Playing in front of familiar faces isn’t new territory for Wallace. After making his mark in Bakersfield, the 6-foot-4 guard went on to play his college ball at the University of California. Amid his four years at Cal, Wallace finished first-team All-Pac 12 his junior year, along with being named a finalist for the Bob Cousy Award, given to the nation’s best point guard.
Sharing the court with the likes of other NBA players like Jaylen Brown and Ivan Rabb in college, Wallace joined the professional fraternity himself at the eleventh hour on draft night in 2016 when the Utah Jazz selected him 60th overall.
Pick one, or pick 60. It didn’t matter to Wallace that night in June. He was just happy to get the first chance he worked his whole life for.
“It was emotional, man,” Wallace said. “You watch everybody and see them go, I had Jaylen (Brown) earlier in the first round who I was really excited for. Just sitting there, pick after pick you’re waiting there hoping you get called. But it was a dream come true, better late than never. Very few people get the opportunity to say that they were drafted so it was emotional. But after I was finally selected, I was happy, there was tears of joy. There was a lot of family with me watching throughout and we were just sitting there hoping to be called, and it happened, so it was a dream come true.”
After being selected by the Jazz, Wallace experienced his first summer league action. His performance at the time was marginal, and didn’t warrant an invite to the big league club. Instead, Wallace found himself down in the minors for Utah, with their G-League affiliate, the Salt Lake City Stars.
During Wallace’s first taste of professional basketball, he displayed some flashes of why, as he put it, he was one of 60 guys drafted in 2016. His first season in the G-League was promising when he posted per game averages of 14.8 points, 3.8 rebounds, 3.6 assists, and 1.3 steals on 27 minutes of action a night.
Alas, that wasn’t good enough for the Jazz organization. On July 18, 2017, just over a year after being selected with the last overall pick on draft night, Utah renounced Wallace’s draft rights, leaving him free to sign with any team.
For some, being let go after what could be considered a productive developmental year may have been a derailing let down. Not Wallace, though.
“I think in every situation you always reflect,” Wallace said. “And look back and say what could I have done better, on the court or off the court. So I think you know you always do that, but I’ve always stayed confident in myself, and I believe in myself. I kinda let that as a new opportunity that I was gonna have to go somewhere else and prove that I can play, and that I can belong. So I wanted to continue. I look at everything as a chance to learn and grow so I was just excited for the new opportunity that would be coming for me.”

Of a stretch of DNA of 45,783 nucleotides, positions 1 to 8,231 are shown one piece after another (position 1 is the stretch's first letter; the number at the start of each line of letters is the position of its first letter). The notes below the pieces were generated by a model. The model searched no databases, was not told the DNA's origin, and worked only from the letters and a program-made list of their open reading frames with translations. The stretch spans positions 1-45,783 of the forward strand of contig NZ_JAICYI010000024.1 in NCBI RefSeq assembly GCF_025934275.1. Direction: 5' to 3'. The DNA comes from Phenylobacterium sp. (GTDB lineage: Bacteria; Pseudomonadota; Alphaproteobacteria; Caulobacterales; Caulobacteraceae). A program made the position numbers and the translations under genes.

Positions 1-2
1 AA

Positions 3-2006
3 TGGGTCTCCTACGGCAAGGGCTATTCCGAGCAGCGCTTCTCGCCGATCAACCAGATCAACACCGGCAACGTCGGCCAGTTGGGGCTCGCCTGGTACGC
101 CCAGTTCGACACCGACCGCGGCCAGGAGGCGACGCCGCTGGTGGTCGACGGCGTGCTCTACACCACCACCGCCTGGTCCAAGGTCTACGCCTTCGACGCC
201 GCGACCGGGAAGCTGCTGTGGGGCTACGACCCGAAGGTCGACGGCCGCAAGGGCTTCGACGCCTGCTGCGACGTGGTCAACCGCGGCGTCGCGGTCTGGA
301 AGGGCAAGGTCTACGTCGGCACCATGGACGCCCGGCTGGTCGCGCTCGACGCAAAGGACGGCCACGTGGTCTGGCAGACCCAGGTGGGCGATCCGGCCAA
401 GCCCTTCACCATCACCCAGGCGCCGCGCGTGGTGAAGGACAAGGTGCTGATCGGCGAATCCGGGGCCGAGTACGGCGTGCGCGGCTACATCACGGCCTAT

New opportunities did come for Wallace. More than a few actually. But it was the opportunity that allowed the California native a chance to return to the place that led him to professional basketball initially, that has really allowed the second-year guard to flourish.
On Sept. 27, Wallace inked a deal with the Los Angeles Clippers. They weren’t his childhood favorite Lakers, but they were the same distance down Interstate-5 from his hometown. Most of all, they represented a chance to keep chasing his dream.
After playing in the preseason, Wallace was one of the last players cut from the NBA roster, and he again found himself in the G-League. This time with Agua Caliente.
Wallace’s second go-around in the G-League so far this season feels different than his last, though. Almost as if the comfort of playing in his own backyard, something he’s been accustomed to for the majority of his basketball life, is easing him out on the court. Whatever it is, it’s reflecting itself in his performance. This year, Wallace upped his averages from last season to 22.5 points, 6.2 rebounds, and five assists per game.
“I worked really hard this summer,” Wallace said. “Just going to the gym, hitting the weight room. I don’t think I necessarily changed anything. I just think being a year in, another year of experience playing in the G-League, I think that helped within itself. Then I think the system here that we run in LA helped a lot, fits my game, more uptempo. Trying to get out on the break, a lot of pick and rolls. So I think everything just took off at once. I definitely feel like I got better in the offseason, but also just playing in this system where it helps my game.”
It’s been an interesting journey for Wallace since he left college. With the way things have shaped out, especially during this season where he seems to do no wrong on the court, it’s imperative he stays focused on his own goals. Instead of looking at others across the league who may be getting a shot he feels he deserves, Wallace wants to just “stay in my own lane.” Patience and hard work are what Wallace believe will ultimately deliver the goals he’s after.
“I know it’s coming,” he said.
When that opportunity does come, whether it’s near home in Los Angeles, or somewhere else across the country, Wallace will be happy to just be wanted. Just like the way Bakersfield has always treated him.